MOROCCO’S “THIRD WAY” FOR GENDER, YOUTH, AND EQUITY: SMOKE AND MIRRORS?

Morocco has been held up as a brilliant example of progress for other MENA nations grappling with questions of gender equity and democracy, even before the Arab Spring Revolutions. Expanding a trend that was inaugurated by his father, King Hassan II, King Mohammad VI made it clear that in his Morocco, women’s concerns mattered. During the 12+ years of his reign, the King has taken concrete steps to demonstrate the ways in which women would be publicly visible, equal partners in the development of the country’s democratic institutions. Forgoing his legal right to 4 wives (under Islamic Shari’a law), he vowed that Salma Bennani, a computer engineer who he married in 2002, would be his only wife.  Breaking with tradition, he gave her a title, H.R.H Princess Lalla Salma, and made sure that she was publicly visible, not just to his Moroccan subjects, but to the entire world. In 2003, he gave his blessing to the reform of Morocco’s Moudawana, or Personal Status Laws, an impressive feat whose legwork was carried out by a coalition of secular feminists, religious authorities and Islamic organizations, human rights activists, and community leaders.  (After initially rejecting it, the Party of Justice and Development, PJD, accepted the new Moudawana in 2003).  Following the bombing of Casablanca in 2003 by a group believed to be affiliated with the Salafia Jihadia, he inaugurated a program to train women as religious leaders (murshidat) and install them in mosques in urban and rural towns across the country.  The stated goal of this program, profiled in the film “Class of 2006” by Charlotte Mangin (Producer) and Gini Reticker (Director), was...

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Where are the women leaders of the Arab Spring?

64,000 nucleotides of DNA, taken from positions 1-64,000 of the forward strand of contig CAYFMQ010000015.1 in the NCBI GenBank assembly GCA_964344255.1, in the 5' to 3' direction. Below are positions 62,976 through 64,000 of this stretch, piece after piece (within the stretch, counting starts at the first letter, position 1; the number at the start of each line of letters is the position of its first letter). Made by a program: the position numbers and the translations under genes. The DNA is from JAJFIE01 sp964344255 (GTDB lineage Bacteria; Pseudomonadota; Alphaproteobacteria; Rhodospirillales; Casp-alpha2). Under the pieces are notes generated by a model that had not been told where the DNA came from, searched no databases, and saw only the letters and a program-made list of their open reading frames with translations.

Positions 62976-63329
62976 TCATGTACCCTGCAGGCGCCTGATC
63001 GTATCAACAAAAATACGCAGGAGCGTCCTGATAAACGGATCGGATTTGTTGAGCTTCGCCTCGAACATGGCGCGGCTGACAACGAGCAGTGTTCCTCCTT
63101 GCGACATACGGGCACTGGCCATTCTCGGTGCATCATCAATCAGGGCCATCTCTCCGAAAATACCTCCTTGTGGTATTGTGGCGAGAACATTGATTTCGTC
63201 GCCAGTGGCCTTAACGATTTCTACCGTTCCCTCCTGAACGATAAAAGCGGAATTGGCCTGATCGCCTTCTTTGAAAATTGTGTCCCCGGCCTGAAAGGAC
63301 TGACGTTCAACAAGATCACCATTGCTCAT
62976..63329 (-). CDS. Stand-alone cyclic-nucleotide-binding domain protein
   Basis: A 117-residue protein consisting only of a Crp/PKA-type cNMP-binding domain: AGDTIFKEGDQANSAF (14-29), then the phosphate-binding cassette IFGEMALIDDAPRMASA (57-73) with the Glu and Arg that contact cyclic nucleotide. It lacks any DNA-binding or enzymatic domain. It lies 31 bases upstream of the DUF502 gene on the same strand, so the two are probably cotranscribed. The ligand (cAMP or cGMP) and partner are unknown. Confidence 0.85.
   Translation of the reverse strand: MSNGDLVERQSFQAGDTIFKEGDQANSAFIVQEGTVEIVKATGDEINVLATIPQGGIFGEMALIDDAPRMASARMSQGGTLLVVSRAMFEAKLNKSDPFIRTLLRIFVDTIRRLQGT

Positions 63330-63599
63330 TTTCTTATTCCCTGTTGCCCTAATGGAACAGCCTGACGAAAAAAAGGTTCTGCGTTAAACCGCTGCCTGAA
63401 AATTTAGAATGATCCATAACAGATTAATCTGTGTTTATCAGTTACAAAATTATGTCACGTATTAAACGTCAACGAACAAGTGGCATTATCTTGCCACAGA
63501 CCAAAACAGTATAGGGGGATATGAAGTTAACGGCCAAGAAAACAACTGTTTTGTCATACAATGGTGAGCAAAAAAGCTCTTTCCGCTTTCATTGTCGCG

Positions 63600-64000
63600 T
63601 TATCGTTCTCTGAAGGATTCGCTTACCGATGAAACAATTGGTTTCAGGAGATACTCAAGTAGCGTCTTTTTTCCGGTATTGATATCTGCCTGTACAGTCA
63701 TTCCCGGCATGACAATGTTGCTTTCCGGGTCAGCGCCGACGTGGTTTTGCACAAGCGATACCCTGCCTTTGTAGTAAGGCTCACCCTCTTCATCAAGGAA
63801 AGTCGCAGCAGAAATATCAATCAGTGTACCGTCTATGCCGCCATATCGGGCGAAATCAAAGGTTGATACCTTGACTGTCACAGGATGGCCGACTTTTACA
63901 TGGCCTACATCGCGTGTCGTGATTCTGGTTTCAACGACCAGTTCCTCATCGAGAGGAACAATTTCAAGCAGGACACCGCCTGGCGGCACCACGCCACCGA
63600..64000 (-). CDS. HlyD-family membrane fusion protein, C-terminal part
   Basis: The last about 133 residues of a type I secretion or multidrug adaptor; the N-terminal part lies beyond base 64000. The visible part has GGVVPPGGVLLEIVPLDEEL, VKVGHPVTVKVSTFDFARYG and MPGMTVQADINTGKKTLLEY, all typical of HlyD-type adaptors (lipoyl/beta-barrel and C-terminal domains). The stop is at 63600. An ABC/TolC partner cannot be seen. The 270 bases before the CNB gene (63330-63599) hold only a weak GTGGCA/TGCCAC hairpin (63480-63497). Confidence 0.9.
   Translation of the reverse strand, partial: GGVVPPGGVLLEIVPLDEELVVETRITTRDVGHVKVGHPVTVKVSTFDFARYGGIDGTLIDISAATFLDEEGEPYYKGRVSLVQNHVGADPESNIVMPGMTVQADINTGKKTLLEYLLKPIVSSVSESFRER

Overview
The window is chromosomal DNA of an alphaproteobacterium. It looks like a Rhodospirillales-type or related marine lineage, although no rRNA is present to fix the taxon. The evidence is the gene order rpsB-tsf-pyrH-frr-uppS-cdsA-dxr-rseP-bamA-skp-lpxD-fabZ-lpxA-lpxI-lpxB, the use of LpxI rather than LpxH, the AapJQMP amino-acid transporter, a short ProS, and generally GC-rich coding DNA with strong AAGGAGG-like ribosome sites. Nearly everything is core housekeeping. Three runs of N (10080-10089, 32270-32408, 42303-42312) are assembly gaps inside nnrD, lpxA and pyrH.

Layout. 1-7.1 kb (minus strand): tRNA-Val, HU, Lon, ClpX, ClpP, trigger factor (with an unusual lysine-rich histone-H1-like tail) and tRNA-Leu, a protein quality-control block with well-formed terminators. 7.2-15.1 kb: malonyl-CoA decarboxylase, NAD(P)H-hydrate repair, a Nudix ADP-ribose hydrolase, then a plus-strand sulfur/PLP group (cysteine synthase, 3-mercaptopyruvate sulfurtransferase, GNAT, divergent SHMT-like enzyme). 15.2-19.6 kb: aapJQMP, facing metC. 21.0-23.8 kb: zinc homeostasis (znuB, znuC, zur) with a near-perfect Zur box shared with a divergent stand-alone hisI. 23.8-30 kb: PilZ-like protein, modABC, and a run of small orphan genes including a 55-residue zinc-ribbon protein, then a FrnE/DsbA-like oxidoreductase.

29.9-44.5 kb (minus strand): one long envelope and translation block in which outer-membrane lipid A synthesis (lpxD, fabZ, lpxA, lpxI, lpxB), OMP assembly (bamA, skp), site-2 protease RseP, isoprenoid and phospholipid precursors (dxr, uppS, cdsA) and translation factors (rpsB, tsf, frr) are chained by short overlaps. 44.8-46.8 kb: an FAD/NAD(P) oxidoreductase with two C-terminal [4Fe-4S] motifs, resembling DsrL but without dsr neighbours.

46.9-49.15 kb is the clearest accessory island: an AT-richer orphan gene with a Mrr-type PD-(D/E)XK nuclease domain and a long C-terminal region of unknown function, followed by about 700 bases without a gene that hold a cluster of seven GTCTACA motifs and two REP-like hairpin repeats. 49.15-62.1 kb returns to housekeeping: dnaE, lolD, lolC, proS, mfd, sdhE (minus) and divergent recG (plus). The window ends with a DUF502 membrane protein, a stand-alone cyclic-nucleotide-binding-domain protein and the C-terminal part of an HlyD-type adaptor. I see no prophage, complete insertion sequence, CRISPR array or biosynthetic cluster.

(Original post published April 22, 2012)

I’ve been speaking a lot with students in my Women in Islam and Gender andIslamic Activism classes about the ways in which women living in Muslim-majority countries in the Middle EastNorth Africa, and South Asia have become a lot more visible as social actors in the public sphere.  And I tell them that this is not a new phenomenon: women have been important social actors in the MENA, Africa and Asia for a long time.  There are a lot more women judges, activists, politicians and religious leaders out there today who are recognized — within their own communities and nations and beyond — as leaders in their respective fields than perhaps at any other time in history.  But for every Shirin Ebadi, Zainah Anwar,Benazir Bhutto or Su’ad Saleh, there are a lot more women out there that are largely unknown by the wider world, and largely ignored by the mainstream Western media.

With all of the media attention focused on the transformations in the MENA since the Arab spring began in 2011, I have to wonder why so little of it has focused on the role that women have played in bringing about these changes.  And this goes to the heart of the question that is most on my mind these days: where are all the women leaders of the Arab Spring?

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